The Overview Effect

“You develop an instant global consciousness, a people orientation, an intense dissatisfaction with the state of the world, and a compulsion to do something about it. From out there on the moon, international politics look so petty. You want to grab a politician by the scruff of the neck and drag him a quarter of a million miles out and say, Look at that, you son of a bitch!”
—Edgar D. Mitchell, Apollo 14 Astronaut
& Sixth Human to Walk on the Moon

(And then leave them there!)

Astronaut Edgar Mitchell (1930–2016) was born in Texas and raised in Artesia, New Mexico.

Even before Mitchell walked on the moon, he was awarded the Presidential Medal of Freedom by Richard M. Nixon in 1970 for his role in helping rescue the Apollo 13 astronauts.

The Overview Effect refers to the experience of seeing firsthand the reality of the Earth in space, which is immediately understood to be a tiny, fragile ball of life, “hanging in the void,” shielded and nourished by a paper-thin atmosphere. From space, national boundaries vanish, the conflicts that divide people become less important, and the need to create a planetary society with the united will to protect this “pale blue dot” becomes both obvious and imperative.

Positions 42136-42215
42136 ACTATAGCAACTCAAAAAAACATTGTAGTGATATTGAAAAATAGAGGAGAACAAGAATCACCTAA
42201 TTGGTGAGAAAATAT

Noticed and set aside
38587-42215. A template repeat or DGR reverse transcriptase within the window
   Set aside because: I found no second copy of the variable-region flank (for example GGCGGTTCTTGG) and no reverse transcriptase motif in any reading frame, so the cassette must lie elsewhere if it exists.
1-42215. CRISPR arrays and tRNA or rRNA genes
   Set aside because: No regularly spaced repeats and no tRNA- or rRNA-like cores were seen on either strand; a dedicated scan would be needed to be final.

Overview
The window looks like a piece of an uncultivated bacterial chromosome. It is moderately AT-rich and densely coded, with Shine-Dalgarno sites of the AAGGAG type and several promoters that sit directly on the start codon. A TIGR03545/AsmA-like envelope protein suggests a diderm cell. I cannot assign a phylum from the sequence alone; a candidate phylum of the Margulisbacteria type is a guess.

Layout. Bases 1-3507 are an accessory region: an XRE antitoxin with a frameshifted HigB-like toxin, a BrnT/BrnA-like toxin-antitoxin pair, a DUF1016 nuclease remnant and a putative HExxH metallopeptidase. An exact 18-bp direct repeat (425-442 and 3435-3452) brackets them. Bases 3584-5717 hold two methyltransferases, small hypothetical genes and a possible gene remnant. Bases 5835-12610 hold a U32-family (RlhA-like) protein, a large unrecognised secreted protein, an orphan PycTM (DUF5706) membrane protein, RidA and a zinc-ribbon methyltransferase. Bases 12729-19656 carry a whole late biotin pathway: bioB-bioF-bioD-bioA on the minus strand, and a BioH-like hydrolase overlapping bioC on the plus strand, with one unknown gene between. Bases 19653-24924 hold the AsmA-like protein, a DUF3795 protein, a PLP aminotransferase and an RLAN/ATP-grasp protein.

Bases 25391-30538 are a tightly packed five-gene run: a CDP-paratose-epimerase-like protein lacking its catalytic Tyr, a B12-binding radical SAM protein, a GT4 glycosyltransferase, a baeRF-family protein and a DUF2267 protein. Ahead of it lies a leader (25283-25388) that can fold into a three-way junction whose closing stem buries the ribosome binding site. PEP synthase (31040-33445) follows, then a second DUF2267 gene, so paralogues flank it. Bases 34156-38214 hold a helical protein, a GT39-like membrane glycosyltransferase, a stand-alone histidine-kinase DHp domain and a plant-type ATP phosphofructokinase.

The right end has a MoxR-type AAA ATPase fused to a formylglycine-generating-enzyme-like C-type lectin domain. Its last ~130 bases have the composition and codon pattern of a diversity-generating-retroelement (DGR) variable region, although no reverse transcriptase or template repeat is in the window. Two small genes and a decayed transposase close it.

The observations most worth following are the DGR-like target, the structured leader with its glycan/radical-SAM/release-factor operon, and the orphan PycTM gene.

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Randy Cassingham is best known as the creator of This is True, the oldest entertainment feature on the Internet: it has been running weekly by email subscription since early 1994. It is social commentary using weird news as its vehicle so it’s fun to read. Click here for a subscribe form — basic subscriptions are free.



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